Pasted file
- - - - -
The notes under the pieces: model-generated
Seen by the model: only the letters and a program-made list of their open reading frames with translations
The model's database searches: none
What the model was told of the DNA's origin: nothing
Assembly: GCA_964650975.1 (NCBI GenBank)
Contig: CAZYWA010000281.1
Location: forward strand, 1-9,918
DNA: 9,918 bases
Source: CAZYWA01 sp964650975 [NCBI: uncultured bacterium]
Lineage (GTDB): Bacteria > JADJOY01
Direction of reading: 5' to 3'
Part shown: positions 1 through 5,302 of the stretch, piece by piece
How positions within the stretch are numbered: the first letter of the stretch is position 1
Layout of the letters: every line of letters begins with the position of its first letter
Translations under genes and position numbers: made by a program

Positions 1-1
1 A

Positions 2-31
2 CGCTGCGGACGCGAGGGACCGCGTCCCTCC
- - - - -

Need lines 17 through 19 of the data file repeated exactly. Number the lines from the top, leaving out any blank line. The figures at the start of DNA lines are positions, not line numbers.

1 A

Positions 2-31
2 CGCTGCGGACGCGAGGGACCGCGTCCCTCC